AirBnb, Uber and Tesla have gotten tremendous attention and success for creating a disruptive strategy within their markets. Each of them have used unique business models to revolutionize experience and open doors to massive growth. In today's competitive markets, companies are fascinated with disruption.
When you are considering entering a new market, you may be looking for your way to disrupt and create your competitive advantage. But disruption isn't always the answer -- it's only half of the puzzle. The other half is a non-disruptive creation that is based on value.
Creating a truly disruptive company in an existing space is incredibly difficult. Disruption takes direct aim at a market filled with large companies with massive power. These established players have market awareness and plenty of resources.
Developing new technologies to create disruption is not trivial. The right business model that creates cash flow takes time and a bit of luck. Most companies will bleed money before finding the right mix of technology and business model when focused on disruption.
In my years of being a serial entrepreneur, I have felt the pain of "disruption" in spending time and money looking for a new way. After years of disappointment, I found a better way to look at the challenge of growth.
Innovate Through Value Instead of Disruption
Disruption may not be the answer to your growth. In fact, more than half of growth opportunities would be considered non-disruptive. This is best described as creating a value-innovation where you seek differentiation and low-cost. This term has been coined by the co-authors of international best sellers, Blue Ocean Shift and Blue Ocean Strategy, W. Chan Kim and Renee Mauborgne. Value-innovation unlocks markets.
Let's look at how Square made their entrance into the establish market of payments with known players -- Visa, MasterCard and American Express. Square didn't create disruption. They looked for a sector of the market that was not accepting credit cards. Just in America, Square discovered that nearly 13 million small business did not accept credit cards -- but their customers wished they did. Using the concept of value-innovation, Square created a system for mobile payments that let them unlock an ocean of non-customers.
One huge benefit to value-innovation is the avoidance of confrontation. Why take on the big companies when you can find an opportunity for non-disruptive growth?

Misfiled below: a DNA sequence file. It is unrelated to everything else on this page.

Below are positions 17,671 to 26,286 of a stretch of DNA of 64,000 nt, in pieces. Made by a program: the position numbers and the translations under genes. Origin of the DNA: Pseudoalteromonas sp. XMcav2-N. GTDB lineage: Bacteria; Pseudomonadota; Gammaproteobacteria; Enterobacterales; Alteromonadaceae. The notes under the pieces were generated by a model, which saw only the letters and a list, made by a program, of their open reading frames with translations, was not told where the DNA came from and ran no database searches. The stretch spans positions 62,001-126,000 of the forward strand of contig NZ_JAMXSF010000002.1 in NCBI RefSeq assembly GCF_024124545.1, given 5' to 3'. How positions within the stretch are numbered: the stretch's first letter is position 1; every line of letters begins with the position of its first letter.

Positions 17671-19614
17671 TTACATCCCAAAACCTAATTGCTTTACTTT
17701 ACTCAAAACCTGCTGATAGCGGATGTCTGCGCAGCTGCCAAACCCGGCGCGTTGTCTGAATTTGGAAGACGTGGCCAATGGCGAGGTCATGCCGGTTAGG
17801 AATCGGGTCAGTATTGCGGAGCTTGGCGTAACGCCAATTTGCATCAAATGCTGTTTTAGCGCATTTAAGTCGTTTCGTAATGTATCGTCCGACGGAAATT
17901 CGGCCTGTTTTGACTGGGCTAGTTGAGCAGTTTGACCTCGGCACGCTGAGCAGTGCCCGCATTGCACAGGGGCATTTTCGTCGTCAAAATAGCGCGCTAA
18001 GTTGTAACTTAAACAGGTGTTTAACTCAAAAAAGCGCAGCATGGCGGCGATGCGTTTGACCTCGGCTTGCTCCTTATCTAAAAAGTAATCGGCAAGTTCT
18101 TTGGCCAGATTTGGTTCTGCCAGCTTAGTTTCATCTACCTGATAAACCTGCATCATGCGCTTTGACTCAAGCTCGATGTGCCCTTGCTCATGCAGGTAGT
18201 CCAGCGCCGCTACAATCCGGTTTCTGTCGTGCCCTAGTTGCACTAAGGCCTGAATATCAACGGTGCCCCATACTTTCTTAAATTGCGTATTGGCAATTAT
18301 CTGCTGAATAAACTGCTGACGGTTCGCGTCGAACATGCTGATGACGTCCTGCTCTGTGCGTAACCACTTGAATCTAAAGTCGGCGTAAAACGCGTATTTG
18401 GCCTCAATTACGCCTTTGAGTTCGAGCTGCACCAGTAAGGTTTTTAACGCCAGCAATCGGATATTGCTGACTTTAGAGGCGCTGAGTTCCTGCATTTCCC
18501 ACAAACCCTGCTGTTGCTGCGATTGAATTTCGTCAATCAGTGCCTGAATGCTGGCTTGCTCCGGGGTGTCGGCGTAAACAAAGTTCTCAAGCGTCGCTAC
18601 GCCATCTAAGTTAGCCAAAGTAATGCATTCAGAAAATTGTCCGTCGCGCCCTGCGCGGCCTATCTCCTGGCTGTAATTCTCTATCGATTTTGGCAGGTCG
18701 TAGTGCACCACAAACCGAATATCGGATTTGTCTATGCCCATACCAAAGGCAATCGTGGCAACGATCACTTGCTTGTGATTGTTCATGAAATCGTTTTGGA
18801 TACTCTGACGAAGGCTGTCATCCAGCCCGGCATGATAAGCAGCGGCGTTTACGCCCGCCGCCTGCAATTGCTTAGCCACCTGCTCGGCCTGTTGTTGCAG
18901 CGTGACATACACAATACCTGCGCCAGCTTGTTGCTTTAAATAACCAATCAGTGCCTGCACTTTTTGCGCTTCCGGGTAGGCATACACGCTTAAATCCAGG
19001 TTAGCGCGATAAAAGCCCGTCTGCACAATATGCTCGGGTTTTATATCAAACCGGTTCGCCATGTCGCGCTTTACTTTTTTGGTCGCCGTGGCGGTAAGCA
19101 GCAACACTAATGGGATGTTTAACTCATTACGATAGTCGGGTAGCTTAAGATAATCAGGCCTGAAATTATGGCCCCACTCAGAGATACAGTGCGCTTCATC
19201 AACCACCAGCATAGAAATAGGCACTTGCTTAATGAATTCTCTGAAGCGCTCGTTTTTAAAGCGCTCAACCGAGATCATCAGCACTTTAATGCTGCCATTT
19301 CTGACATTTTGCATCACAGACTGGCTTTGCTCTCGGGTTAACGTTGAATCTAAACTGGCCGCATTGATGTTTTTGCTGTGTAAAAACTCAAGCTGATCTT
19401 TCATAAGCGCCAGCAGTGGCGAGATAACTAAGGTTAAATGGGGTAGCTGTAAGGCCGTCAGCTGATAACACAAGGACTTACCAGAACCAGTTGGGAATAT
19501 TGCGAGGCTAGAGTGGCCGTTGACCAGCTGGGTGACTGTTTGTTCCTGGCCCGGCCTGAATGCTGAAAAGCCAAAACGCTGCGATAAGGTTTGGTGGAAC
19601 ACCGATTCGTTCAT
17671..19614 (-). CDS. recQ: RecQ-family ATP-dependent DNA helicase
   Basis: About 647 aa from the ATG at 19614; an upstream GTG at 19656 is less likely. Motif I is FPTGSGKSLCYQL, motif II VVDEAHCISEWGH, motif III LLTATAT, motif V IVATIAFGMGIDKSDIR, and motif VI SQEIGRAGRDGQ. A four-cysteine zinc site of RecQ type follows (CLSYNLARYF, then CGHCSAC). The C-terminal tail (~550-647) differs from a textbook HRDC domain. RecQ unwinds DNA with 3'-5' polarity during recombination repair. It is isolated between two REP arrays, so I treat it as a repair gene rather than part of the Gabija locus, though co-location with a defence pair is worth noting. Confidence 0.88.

Smaller brands have an advantage available to them that make them more adept to change and disruption. But I have noticed value-innovation is actually a better strategic approach for me to develop my leadership consulting and coaching business than looking for disruption.
Andrew Obrecht, partner of YYC/YEG Cycle, shared three ways in which he used the concept of value-innovation to grow his gym since opening in 2013.
1. Creating Community
Most companies are customer-focused, and that leads to transactions if you are lucky. However, Obrecht began by creating an offer that banded other like-minded people into a "community." They refer to themselves as the "biker gang" -- not the leather-wearing kind, but the biking tights kind. When you create community, your business growth becomes driven by the desire to be part of the community by non-customers.
2. Being Socially Conscious
Value-innovation that connects to the greater good within the fabric of society has a profound vibe with non-customers. YYC/YEG Cycle does not offer free introductory classes. Instead, Obrecht said, "we have opted for charging a set fee for those classes with 100 percent of that fee donated to local community projects." The money is donated to projects nominated by the biker gang through a vote each quarter. They have given away more than $500,000 in the last four years. This does more than just give money to the community -- it actually deepens the drive and connection that everyone has to the brand.
3. Focusing on Superior Service
Customer service is a necessary part of as businesses. Most companies aim to solve the problem. It is a bonus if employees do it with a smile. Obrecht set out to go beyond just servicing the biker gang. Every interaction between staff, team members, the biker gang, and potential customers is as though they are being cared for by a "best friend." The best-friend level of service is a loyalty goal and tracked weekly.
Obrecht said that his mission was not to create a business. He set out to create positive change for the community, which in turn has created a brand that continues to grow with ease.
Mauborgne, Professor of Strategy at INSEAD, "The best way to beat the competition is to stop trying to beat the competition. The more companies strive to outpace rivals, the more they let the competition set their strategic agenda. The result is imitative, not innovative, approaches to the market."